Fourth Element Fourth Element


Explore the Defiance Wreck in Thunder Bay National Marine Sanctuary

On October 20, 1854, the schooner Defiance was sailing through a foggy Lake Huron night south to Buffalo, New York. Just after one o’clock in the morning, the wooden two-master crashed into the bark J.J. Audubon. Both vessels were fatally injured and sank within a few miles of one another, halfway between Presque Isle & Thunder Bay Island.

Today, the Defiance is remarkably preserved with its two masts still standing and little damage to the hul.

Wreck History

The story of the Defiance and Audubon capture a dramatic moment during the 1850s when the push for speed on the Great Lakes led to more wrecks than ever before. In the fall of 1854, ship owners and sailors were reeling from the most costly season to date: 119 lives, 70 ships and 2 million dollars in property losses.

In the 1800s, Lake Huron’s “upbound” and “downbound” sailing routes converged as they passed Thunder Bay. Ships passed dangerously close to each other as they tried to shave valuable time off their voyages. The drive for greater profit also resulted in faster vessels, like the brig John J. Audubon. In 1854, the brand-new ship sailed from Chicago to Buffalo in an impressive five days. Before the year was over, however, Lake Huron’s tight sailing lanes and the Audubon’s own speed would prove a tragic combination.

Built in 1848, the Defiance hauled corn and wheat for six years before meeting its tragic demise in Thunder Bay. At 115 feet, the two-masted schooner had a gross tonnage of 253 tons and was relatively small for a cargo vessel of the time. The press for speed and profit encouraged risk-taking, such as sailing blind on a foggy night.

On October 20, 1854, the Audubon sailed north to Chicago with a load of iron railroad track. At 1:30 a.m., the southbound Defiance emerged from the darkness and fog, striking the Audubon’s mid-section. In spite of the speed with which both vessels sank, lifeboats were deployed and both crews survived.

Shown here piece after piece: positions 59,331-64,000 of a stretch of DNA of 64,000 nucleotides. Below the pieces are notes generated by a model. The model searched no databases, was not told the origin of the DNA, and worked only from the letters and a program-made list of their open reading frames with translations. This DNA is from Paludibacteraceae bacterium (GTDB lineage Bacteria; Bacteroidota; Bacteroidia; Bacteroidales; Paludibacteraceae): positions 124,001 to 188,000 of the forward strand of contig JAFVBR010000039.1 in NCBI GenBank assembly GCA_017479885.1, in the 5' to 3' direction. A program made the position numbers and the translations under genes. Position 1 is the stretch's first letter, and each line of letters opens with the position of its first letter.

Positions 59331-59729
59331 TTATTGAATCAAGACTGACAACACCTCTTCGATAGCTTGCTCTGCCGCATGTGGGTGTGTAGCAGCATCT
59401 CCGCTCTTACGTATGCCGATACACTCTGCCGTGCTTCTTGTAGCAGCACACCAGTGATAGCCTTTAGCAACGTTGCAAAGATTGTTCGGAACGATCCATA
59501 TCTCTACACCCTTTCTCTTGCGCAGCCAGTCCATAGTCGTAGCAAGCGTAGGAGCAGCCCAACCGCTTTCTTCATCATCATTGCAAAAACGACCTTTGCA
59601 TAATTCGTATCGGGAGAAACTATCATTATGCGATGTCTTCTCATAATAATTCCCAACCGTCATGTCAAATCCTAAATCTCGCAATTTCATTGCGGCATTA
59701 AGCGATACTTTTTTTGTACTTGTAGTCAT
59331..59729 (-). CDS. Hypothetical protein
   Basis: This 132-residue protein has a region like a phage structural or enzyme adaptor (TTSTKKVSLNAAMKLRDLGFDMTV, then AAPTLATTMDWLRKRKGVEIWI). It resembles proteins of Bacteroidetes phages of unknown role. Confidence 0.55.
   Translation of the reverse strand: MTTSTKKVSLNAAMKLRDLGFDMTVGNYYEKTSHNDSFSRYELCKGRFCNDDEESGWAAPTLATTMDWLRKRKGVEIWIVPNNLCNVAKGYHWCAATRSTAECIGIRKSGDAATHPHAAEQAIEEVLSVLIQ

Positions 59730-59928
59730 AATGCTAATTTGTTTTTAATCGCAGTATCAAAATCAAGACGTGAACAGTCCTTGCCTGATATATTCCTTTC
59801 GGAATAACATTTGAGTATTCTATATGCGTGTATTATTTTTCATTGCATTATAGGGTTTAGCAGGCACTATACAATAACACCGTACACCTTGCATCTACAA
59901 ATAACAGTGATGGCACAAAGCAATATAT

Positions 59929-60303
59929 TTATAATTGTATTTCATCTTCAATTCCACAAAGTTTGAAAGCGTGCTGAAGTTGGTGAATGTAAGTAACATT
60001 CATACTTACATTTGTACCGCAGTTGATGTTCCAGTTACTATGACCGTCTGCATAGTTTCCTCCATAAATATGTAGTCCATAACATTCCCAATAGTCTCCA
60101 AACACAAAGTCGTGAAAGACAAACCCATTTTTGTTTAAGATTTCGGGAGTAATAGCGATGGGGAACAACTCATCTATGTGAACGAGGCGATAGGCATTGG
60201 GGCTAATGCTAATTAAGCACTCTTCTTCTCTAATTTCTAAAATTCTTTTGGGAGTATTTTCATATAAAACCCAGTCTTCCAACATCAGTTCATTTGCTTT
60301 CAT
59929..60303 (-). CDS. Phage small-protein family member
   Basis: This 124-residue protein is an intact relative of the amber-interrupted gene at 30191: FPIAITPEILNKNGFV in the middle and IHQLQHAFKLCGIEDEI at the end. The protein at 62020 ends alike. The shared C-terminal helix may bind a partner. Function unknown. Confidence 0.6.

Click here to

Diving the Wreck

Today, the Defiance rests intact in 185 feet of water, quite literally frozen in time. The Audubon lies only a few miles away. World-renowned explorers Dr. Robert Ballard and Jean-Michel Cousteau have studied the pair of wrecks, helping to bring national attention to these underwater historical treasures.

With thanks to NOAA and the team at Thunder Bay National Marine Sanctuary.

Click here to close.

defiance noaa marine

Defiance 3D Wreck Tour

The 2D and 3D visualisations are intended as a guide only and does not pretent to be entirely accurate. Always research/plan your dive with care and always dive within your limits. You are not authorised to reproduce/publish any content from this website online or in print without permission. Copyright - Mike Postons/3DeepMedia.

2d shipwreck

2D Map

Defiance Wreck Specs

Max Depth: 56m (185 feet)

Location: Thunder Bay - Lake Huron

Length: 35 metres (115 feet)

Description: On October 20. 1854. the schooner Defiance crashed into the bark J.J. Audubon. Both were fatally injured and sank within a few miles of one another, halfway between Presque Isle and Thunder Bay Island.

Image Gallery

  • defiance 1
  • defiance 2
  • defiance 3
  • defiance 4
  • defiance 5
  • defiance 6
  • defiance 7
  • defiance 8
  • defiance 9
  • defiance 10
  • defiance 11

Defiance Wreck Video

Defiance Project Credits

3deep - 3D Shipwreck Mapping, Thunder Bay National Marine Sanctuary

Other Thunder Bay 3D Wrecks

back arrowBack to Thunder Bay Wrecks